- Make a tasty picnic recipe by stirring diced red capsicum, currants, pine nuts, sliced spring onions, drained tinned salmon, lightly steamed broccoli florets, and fresh basil through cooked rice – serve warm or at room temperature.
- Make a salsa to accompany grilled chicken or fish, from diced tomato, diced avocado, finely chopped spring onions (or diced red onion), chopped chili, and fresh coriander or mint.
- Spice up a homemade chicken-burger by topping with a slice of pineapple and some sweet chili sauce.
- Thread vegetable chunks onto skewers and grill – serve with a big, leafy salad.
- Enjoy a café-style breakfast at home by grilling field mushrooms and tomatoes and serving with eggs cooked your favorite way.
- Add grated carrot, diced onion, and fresh herbs to lamb, chicken or beef rissoles (use lean mince).
- Try some delicious vegetable-packed, low-calorie recipes.
20 Ways to Eat More Fruits
Eating fruit doesn’t just have to mean having an apple a day. With these simple ideas you can go gourmet:
- Add fruit to green salads – try adding sliced pear, apple chunks, grapes, mango pieces, strawberries, dried cranberries, or blueberries.
- Thread fruit chunks on skewers and grill on the barbecue.
- Throw a few handfuls of berries or sliced banana into your pancake batter.
- Add exotic fruits, such as papaya, mango, star fruit, lychees, or tamarillo, to fruit salad.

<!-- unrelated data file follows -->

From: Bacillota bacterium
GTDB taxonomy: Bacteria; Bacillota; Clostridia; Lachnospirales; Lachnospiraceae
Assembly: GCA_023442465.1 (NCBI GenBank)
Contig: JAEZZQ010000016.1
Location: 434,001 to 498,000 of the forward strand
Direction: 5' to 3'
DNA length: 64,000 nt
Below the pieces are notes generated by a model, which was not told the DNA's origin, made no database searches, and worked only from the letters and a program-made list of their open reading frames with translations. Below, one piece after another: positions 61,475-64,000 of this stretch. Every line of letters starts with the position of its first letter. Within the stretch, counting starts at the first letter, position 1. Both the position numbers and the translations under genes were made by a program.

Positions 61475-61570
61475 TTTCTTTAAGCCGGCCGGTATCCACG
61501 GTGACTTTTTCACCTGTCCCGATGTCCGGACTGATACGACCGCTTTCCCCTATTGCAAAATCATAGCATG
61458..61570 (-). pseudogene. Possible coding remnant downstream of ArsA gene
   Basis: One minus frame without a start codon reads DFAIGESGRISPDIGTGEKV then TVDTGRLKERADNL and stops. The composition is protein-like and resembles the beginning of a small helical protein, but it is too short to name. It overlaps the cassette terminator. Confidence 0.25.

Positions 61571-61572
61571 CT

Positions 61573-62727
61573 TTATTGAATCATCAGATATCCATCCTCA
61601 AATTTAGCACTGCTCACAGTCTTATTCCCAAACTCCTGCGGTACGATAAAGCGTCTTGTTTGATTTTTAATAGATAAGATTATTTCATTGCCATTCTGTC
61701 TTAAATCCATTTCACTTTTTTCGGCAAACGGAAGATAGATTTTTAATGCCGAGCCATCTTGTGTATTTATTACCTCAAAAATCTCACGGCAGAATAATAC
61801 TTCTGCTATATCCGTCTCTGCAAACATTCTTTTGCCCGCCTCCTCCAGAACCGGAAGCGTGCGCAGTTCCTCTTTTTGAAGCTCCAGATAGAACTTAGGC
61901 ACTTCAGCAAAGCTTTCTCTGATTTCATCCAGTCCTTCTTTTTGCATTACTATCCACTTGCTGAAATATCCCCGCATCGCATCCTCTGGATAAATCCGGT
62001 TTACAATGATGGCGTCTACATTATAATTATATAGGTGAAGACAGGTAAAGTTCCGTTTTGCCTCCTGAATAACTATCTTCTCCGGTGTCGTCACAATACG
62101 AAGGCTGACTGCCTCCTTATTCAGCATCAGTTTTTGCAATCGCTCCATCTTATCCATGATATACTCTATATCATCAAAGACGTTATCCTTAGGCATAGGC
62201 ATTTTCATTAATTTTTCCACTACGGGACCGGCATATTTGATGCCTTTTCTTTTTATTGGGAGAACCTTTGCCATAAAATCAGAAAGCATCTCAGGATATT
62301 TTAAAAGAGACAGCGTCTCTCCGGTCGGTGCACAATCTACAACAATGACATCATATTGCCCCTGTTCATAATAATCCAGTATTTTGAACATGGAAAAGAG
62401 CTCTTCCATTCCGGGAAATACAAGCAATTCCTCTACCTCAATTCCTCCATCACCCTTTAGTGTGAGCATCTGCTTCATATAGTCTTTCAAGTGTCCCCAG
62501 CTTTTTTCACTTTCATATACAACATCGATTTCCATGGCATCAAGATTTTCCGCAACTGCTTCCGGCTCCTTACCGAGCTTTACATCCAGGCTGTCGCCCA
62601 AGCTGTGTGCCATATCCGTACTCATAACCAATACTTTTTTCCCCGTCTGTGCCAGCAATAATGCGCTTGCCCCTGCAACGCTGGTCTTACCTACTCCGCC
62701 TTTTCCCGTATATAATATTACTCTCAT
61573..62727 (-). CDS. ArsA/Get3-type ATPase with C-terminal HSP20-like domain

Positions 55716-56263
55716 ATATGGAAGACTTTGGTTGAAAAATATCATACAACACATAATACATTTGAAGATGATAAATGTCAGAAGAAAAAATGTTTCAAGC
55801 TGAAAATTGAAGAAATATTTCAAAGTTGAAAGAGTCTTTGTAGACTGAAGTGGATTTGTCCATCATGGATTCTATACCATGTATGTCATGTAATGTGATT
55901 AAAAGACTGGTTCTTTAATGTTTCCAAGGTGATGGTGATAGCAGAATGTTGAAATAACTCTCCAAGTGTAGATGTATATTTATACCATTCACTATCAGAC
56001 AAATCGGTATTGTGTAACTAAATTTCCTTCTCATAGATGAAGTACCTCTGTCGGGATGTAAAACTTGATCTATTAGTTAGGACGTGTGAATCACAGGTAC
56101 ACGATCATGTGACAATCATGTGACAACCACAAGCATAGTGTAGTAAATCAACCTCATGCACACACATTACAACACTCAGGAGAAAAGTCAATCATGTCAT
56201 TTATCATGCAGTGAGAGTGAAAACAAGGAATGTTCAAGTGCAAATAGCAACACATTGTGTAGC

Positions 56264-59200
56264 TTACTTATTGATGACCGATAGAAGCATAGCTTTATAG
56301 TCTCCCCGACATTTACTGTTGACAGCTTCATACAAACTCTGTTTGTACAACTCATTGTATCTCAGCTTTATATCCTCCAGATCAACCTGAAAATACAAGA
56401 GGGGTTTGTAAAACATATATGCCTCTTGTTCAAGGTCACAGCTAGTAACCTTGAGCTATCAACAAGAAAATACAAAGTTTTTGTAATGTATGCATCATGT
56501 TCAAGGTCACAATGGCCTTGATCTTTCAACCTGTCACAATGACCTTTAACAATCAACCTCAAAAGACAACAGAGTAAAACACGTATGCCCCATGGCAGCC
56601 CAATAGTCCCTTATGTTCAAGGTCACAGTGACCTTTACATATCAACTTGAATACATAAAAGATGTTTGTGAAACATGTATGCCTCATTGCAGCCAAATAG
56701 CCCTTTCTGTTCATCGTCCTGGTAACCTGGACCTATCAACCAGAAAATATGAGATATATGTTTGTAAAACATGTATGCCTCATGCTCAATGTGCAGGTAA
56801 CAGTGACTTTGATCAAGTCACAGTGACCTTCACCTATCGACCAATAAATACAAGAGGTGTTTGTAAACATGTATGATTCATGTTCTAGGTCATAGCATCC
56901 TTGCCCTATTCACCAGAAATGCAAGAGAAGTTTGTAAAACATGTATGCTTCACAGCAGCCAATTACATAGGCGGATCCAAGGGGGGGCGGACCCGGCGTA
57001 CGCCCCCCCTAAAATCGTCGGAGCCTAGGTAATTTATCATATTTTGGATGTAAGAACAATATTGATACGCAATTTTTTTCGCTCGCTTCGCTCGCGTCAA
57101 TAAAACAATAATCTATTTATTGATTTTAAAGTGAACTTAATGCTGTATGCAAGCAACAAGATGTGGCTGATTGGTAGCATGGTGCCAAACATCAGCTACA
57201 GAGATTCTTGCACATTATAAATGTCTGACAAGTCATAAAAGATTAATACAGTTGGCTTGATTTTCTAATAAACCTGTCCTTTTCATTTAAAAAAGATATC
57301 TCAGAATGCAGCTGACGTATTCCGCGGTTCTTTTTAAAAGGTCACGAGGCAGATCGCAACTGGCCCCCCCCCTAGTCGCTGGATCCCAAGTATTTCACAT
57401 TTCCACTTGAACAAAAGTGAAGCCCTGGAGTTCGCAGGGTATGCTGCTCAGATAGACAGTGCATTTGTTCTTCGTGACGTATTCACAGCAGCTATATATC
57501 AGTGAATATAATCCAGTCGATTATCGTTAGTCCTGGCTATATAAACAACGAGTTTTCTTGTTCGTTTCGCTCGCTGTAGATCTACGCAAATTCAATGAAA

- Stuff apples with dates, dried apricots and walnuts and bake in the oven for a delicious dessert.
- Pack dried fruit for a handy on-the-go snack.
- Freeze grapes, mango chunks, or banana pieces and eat frozen for a cool treat.
- Make an energizing drink by blending apple, ginger, carrot, and orange.
- Add grapes, strawberries, figs, or sliced pear to a cheese platter.
- Freeze lemon slices or berries in ice cubes and add to drinks.
- Dip apple slices, strawberries, grapes, rockmelon, or fresh pineapple in a chocolate fondue.
- Use up over-ripe bananas to bake a banana loaf or muffins. Add some sultanas for extra sweetness.
- Make an elegant dinner party dessert by dipping strawberries in white chocolate, letting them set, and then half-dipping in milk or dark chocolate.
- Stew apples, pears, apricots, or rhubarb, and serve on breakfast cereal, or with low-fat custard or yogurt for a tasty dessert.
- Pour fruit-flavored jelly over cups full of grapes, or other fruit chunks, and leave to set.
- Blend seedless red grapes with cranberry juice, some frozen low-fat berry yogurt and ice for a delicious smoothie.
- Swirl pureed canned apricots or mashed raspberries through slightly-softened low-fat vanilla ice cream and return to the freezer to re-freeze.
- Add fresh fruit to school lunch boxes – either whole or in chopped chunks. Squeeze a little lemon juice on apples and pears to prevent browning.
- Finish Asian-style meals with fresh pineapple for a sweet, refreshing taste.
- Try some delicious fruity, low-calorie recipes.
Hopefully, by reading these tips on how to make fruits and vegetables more enjoyable in your diet you can start implementing some of them as soon as possible in your daily meal.